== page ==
Iron Deficiency

Learn about the causes & risk factors of iron deficiency, the 3 stages and symptoms of iron deficiency, and find answers to frequently asked questions about iron deficiency.

What is Iron Deficiency?

Iron is an essential mineral responsible for various vital physiological functions. Iron deficiency is a condition characterised by insufficient levels of iron in the body. 

This essential mineral is needed in adequate levels for production of haemoglobin, a component of red blood cells that carries oxygen to tissues throughout the body. 

When iron levels are insufficient, the body struggles to produce enough healthy red blood cells.

Read our dedicated article for more information about healthy iron levels for women.

What are Iron Deficiency Symptoms?

Symptoms of iron deficiency include fatigue, weakness, pale skin, shortness of breath, headaches, dizziness, cold hands and feet, brittle nails, and an increased susceptibility to infections. Speak to your doctor or health professional if you think you may be experiencing symptoms of iron deficiency. 

What are the Causes of Iron Deficiency?

Iron deficiency can result from various factors, with inadequate dietary intake being a primary cause.

Diets lacking sufficient iron-rich foods, especially in people following vegetarian or vegan diets, can contribute to iron deficiency. Chronic blood loss caused by menstrual bleeding, gastrointestinal issues or other medical conditions, can deplete iron stores over time. Pregnancy, rapid growth in children, and intense physical activity can increase iron requirements, making certain populations more susceptible. Additionally, some people may have difficulty absorbing iron from food sources, increasing their risk of deficiency.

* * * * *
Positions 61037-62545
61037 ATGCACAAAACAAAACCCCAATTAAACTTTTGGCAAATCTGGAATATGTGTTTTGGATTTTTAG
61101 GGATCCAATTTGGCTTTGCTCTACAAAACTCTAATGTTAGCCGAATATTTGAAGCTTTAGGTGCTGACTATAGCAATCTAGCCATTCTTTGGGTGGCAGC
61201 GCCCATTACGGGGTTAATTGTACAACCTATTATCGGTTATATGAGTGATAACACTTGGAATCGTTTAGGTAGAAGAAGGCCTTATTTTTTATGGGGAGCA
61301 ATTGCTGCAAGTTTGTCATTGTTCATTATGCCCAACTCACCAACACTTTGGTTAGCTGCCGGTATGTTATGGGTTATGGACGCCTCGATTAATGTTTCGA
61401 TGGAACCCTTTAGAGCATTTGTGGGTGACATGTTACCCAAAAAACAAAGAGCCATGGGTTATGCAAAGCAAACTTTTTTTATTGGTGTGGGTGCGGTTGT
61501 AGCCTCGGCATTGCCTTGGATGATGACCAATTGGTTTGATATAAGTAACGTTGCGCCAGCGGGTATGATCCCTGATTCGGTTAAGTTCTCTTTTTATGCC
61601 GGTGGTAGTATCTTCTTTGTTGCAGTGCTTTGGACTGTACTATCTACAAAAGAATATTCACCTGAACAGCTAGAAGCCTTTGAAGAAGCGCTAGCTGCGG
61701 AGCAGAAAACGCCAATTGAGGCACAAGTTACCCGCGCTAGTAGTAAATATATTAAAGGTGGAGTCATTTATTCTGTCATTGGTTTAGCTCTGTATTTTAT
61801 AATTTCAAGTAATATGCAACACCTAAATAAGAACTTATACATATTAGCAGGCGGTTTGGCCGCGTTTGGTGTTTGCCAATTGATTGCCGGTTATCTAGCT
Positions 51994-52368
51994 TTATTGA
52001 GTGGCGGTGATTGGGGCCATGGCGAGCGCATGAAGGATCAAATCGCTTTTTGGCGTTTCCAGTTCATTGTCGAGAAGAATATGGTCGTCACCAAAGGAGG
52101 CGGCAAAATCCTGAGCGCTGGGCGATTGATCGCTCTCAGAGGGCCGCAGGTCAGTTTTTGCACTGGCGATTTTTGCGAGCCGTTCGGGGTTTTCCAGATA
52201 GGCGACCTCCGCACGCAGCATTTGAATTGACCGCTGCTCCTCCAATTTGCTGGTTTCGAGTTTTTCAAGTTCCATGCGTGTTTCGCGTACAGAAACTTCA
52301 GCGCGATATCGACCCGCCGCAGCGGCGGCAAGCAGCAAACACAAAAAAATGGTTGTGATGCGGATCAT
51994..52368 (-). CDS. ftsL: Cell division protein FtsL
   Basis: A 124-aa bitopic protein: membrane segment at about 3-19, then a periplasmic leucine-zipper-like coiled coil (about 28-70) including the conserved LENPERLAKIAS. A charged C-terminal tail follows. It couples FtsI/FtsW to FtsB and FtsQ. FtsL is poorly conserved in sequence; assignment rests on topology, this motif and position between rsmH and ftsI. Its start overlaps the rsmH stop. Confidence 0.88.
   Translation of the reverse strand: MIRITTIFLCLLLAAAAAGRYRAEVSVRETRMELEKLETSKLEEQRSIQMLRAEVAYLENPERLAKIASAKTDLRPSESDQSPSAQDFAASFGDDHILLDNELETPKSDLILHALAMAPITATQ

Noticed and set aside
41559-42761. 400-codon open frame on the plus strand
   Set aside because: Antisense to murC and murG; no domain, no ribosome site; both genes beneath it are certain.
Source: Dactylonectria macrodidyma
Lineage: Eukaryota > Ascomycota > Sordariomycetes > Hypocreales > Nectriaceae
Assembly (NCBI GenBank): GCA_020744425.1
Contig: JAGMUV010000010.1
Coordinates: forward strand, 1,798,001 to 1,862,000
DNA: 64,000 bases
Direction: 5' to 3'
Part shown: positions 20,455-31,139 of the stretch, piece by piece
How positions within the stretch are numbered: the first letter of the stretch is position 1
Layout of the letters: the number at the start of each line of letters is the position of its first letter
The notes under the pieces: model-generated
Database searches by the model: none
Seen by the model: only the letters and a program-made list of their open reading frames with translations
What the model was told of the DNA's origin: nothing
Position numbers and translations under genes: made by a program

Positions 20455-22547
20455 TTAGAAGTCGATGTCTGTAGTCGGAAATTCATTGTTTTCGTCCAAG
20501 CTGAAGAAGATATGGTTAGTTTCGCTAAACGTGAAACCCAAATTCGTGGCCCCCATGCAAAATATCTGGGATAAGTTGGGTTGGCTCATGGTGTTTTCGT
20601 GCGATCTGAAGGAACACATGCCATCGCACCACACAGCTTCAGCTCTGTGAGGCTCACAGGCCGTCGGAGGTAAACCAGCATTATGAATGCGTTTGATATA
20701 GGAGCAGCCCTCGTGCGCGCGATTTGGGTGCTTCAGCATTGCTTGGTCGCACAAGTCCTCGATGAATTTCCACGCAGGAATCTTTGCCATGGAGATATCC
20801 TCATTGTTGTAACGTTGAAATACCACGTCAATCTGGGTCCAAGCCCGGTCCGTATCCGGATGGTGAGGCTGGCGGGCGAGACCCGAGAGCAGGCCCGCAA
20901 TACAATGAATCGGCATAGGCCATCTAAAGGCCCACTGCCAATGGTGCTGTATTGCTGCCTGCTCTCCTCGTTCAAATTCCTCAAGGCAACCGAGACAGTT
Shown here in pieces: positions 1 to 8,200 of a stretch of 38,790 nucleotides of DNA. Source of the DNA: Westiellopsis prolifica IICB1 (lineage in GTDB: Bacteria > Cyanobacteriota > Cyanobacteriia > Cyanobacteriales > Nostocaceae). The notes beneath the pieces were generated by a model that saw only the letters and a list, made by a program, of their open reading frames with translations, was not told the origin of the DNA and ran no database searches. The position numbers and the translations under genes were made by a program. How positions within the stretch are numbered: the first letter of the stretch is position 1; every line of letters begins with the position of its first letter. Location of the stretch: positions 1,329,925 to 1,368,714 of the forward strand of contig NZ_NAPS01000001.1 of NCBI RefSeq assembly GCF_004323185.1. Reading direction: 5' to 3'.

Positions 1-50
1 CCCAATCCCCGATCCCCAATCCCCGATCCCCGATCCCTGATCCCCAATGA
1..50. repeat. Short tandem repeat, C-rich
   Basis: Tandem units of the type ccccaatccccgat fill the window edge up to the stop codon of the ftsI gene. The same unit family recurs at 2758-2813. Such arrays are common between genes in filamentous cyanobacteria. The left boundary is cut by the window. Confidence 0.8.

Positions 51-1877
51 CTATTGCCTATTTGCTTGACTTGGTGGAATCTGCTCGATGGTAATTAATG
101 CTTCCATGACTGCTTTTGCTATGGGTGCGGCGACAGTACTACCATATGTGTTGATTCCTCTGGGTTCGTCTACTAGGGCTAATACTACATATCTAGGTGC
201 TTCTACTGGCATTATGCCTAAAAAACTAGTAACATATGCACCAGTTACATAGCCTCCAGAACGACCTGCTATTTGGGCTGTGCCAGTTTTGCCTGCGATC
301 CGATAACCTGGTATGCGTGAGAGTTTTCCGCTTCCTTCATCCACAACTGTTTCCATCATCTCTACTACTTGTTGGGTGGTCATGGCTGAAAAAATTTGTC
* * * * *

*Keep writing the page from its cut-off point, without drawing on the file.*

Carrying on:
For information on the symptoms of iron deficiency, see our page for Iron Supplements for Iron Deficiency.

Risk Factors of Low Iron

The following groups of people have a higher risk of insufficient iron intake:


Due to the loss of blood during their menstrual cycle, women are at a higher risk of having low iron levels that potentially leads to a deficiency in iron.

Vegetarians & Vegans

People who don’t eat meat usually may have a greater risk of low iron if they don’t eat enough haem iron rich foods. Haem iron is found in meat, fish, and poultry.

Children & Infants

Children may require iron as they are growing rapidly. Infants who do not get enough iron from breast milk or formula are also at risk. Speak to your doctor if you are concerned about this.

Frequent Blood Donors

People who regularly give blood as blood donations can reduce their iron stores. Ensure you are consulting your health professional before you give blood.

What are the 3 stages of Iron Deficiency?

Iron deficiency progresses through three stages, each reflected increasing degrees of severity.

Iron Depletion

The first stage of iron deficiency is iron depletion, where the body's iron stores begin to decline, but haemoglobin levels and red blood cell levels remain normal. You may feel low energy, or other mild symptoms at this stage.

Iron-Deficient Erythropoiesis

As iron continues to be insufficient, the condition advances to the second stage, and affects the production of red blood cells. The body struggles to produce an adequate number of red blood cells, and symptoms may become apparent.

Iron Deficiency Anemia